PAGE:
institutionalise and expand illegitimacy.

 The MDC is not in the business of arranging succession strategies for an
illegitimate regime that survives on the basis of a systematic and ruthless
subversion of democracy and fundamental human rights and continues to rule
through the barrel of the gun.

Our position has remained unchanged since the aborted inter-party dialogue
in March 2002. There can be no resolution of the Zimbabwean crisis without a
return to legitimacy through a re-run of the stolen the election under free
and fair electoral conditions guaranteed and supervised by the international

The Mugabe illegitimate regime cannot be expected or trusted to superintend
a process towards a restoration of the people's sovereign will.

Mugabe's greatest nemesis remains the economy, which refuses to bend to all
his dictatorial formulae. He cannot use on the economy the same weapons he
is using to subvert democracy and crush human rights. He cannot rig it, he
cannot shoot it, he cannot intimidate it, and although he raped it, the
economy continues to deliver and land fatal blows that Mugabe cannot block.
This situation is going to expose the hollowness of Mugabe's cheap and
insensitive boast that he will stay and continue to brutalize and cause
untold suffering among Zimbabweans.

 Right now the country is grinding to a halt through an acute shortage of
fuel and Mugabe does not know where the next litre of diesel or petrol is
going to come from.

 The current stocks of fuel and maize were procured with a US$50 million
loan secured at the beginning of December from a Cairo-based bank. The
Reserve Bank of Zimbabwe has a minority shareholding in this particular

 The fuel is being released to the market in small dosages in order to
stretch it as far as possible. It runs out at the end of the month.
Thereafter a new line of credit has to be sourced, a difficult assignment
for the rogue regime now that all avenues for support have dried up.

 The dictatorship in Zimbabwe today is a unique one, which will meet an
equally unique ending.

 I issued a public statement on the 18th of December 2002 condemning what we
considered to be a plan to legitimise the Mugabe regime through underhand

 The media paid little attention to that statement. Three weeks later, this
subject re-surfaced with reports that a so-called deal had been struck
between Mnangagwa, Zvinavashe and myself. This is not true. No deal was
struck. I never met Mnangagwa and Zvinavashe. I met Dyck who claimed to be
their messenger. I did not look out for him. He came to me.

 In the spin of denials, Zanu PF propaganda and vitriol, the onus is on Dyck
and his principals to explain. It has never been our responsibility to speak
on behalf of this illegitimate government and its violent political party.

 Mugabe and Zanu PF must move beyond what has now become their habitual
assumption that the MDC will disappear through violence and a propaganda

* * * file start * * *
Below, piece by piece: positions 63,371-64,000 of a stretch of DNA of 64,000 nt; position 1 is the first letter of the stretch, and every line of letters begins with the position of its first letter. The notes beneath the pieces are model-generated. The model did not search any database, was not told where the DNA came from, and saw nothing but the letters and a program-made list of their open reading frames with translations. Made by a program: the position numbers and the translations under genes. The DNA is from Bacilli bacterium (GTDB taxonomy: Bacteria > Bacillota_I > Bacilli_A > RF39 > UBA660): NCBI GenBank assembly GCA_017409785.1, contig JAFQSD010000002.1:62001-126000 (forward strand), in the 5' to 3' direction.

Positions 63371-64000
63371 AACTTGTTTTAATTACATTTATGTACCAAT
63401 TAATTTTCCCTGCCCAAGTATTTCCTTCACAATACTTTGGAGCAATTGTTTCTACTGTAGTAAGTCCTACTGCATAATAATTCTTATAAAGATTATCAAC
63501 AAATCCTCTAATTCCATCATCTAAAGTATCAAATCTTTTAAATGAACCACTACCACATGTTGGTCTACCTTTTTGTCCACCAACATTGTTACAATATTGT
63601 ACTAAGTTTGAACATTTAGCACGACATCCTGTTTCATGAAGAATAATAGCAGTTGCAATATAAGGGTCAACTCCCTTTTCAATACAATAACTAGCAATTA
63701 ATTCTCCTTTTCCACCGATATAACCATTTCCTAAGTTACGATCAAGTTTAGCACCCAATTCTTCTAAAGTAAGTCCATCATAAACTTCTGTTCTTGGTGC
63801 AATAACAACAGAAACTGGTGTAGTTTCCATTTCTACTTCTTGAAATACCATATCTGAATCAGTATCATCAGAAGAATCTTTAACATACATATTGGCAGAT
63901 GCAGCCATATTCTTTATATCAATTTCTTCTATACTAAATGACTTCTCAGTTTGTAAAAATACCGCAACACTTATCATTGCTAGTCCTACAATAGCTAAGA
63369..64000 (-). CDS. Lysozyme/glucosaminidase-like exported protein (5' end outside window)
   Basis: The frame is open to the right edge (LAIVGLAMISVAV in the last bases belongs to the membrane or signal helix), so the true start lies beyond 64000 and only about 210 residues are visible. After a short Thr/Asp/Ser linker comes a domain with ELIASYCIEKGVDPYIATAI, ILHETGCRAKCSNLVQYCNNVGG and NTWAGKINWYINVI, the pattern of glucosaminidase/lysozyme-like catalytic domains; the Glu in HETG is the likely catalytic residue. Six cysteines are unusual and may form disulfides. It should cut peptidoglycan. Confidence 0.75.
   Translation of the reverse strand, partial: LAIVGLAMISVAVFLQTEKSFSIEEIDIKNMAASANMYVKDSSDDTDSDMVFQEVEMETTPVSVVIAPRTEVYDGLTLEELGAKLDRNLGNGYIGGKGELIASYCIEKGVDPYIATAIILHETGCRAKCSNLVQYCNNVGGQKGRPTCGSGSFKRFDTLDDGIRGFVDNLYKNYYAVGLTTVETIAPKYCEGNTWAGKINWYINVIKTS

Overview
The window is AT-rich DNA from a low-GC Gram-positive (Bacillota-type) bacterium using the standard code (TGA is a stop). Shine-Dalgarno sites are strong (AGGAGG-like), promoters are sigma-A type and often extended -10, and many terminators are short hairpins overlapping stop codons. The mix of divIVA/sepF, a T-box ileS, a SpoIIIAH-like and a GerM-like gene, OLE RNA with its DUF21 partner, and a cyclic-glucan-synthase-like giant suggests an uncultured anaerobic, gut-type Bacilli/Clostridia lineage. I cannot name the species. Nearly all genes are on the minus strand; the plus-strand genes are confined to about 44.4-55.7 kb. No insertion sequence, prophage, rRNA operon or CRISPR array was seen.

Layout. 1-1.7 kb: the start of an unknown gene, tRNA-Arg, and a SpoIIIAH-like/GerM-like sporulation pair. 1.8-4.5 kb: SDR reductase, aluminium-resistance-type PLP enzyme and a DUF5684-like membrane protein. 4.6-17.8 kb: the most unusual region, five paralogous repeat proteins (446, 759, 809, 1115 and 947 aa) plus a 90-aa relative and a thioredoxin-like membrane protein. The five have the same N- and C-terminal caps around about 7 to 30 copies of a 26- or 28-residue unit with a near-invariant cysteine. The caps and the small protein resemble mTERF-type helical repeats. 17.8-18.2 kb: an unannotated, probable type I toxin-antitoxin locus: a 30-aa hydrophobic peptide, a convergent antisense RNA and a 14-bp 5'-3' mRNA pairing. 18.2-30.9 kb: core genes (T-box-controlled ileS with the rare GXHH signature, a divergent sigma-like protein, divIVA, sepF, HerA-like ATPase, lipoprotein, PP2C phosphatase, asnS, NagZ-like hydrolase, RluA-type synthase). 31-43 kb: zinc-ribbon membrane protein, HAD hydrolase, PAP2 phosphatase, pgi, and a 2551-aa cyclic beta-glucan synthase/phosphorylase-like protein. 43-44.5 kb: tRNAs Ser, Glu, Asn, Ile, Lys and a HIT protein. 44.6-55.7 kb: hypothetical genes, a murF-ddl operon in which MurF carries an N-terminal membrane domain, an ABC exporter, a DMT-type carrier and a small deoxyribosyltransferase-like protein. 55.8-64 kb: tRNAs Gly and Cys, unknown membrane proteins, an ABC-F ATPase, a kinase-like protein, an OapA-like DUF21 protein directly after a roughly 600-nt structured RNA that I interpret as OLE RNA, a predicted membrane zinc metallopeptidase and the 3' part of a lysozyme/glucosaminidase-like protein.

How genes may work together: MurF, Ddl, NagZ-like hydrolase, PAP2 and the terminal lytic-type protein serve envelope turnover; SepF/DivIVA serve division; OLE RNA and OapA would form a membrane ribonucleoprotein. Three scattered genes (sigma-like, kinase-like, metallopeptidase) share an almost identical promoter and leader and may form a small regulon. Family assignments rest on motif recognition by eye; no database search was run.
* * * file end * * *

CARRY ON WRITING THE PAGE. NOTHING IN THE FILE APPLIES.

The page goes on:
No amount of demonisation in the public media will bring lasting peace to a
country that Mugabe has systematically destroyed in his quest to hold onto
power illegitimately.

Mugabe must realise that he is now alone in his stubborn determination to
hold onto office. All his lieutenants have virtually abandoned him and
maintain an appearance of loyalty out fear.

  The machinery around Mugabe is now collapsing fast and leaking heavily.
Daily I receive tonnes of information about the goings on in government, in
ZANU PF, at State House and Munhumutapa Building from people close to Mugabe
seeking guidance from me as the legitimate leader of Zimbabwe whose victory
was denied through theft in March 2002.

The latest information to reach my desk came in the form of reports of
announcement by Mugabe to his close family members urging them to get ready
for life after his 23-year old dictatorship. And, that is soon. One of their
number even remarked that he has to start looking for a job overseas.

 Mugabe and his cronies need to know that the real Zimbabwean drama will
begin to unfold very soon when it becomes clear that we are headed for
another serious drought.

 Commercial agriculture has collapsed and nothing is happening in the former
commercial farms. The entire landscape has been reduced to wasteland, as the
new owners fight over farmhouses and farm equipment.

 Our goal is not only to end this era of tyranny, but also to begin
something completely new. We seek to raise the profile of ordinary
Zimbabweans by bringing about positive changes within our citizens through
the restoration of their values and dignity as human beings.

 We shall build a nation in which problems are tackled with courage and in a
constructive manner. If we are to avoid bloodshed and achieve the change we
have been trying to secure over the past three years, there is no other way
other than through constructive dialogue.

 We have an economic rescue plan designed to re-open the closed factories,
launch an expansive public works programme to alleviate housing shortages
and create jobs, attract new investment and expand employment opportunities.

 We will resuscitate mutually beneficial bilateral relations and re-engage
the multilateral financial institutions.

 Our international partners stand ready to respond to a clear signal from us
to come in and team up with us in a determined effort to revive the
shattered economy.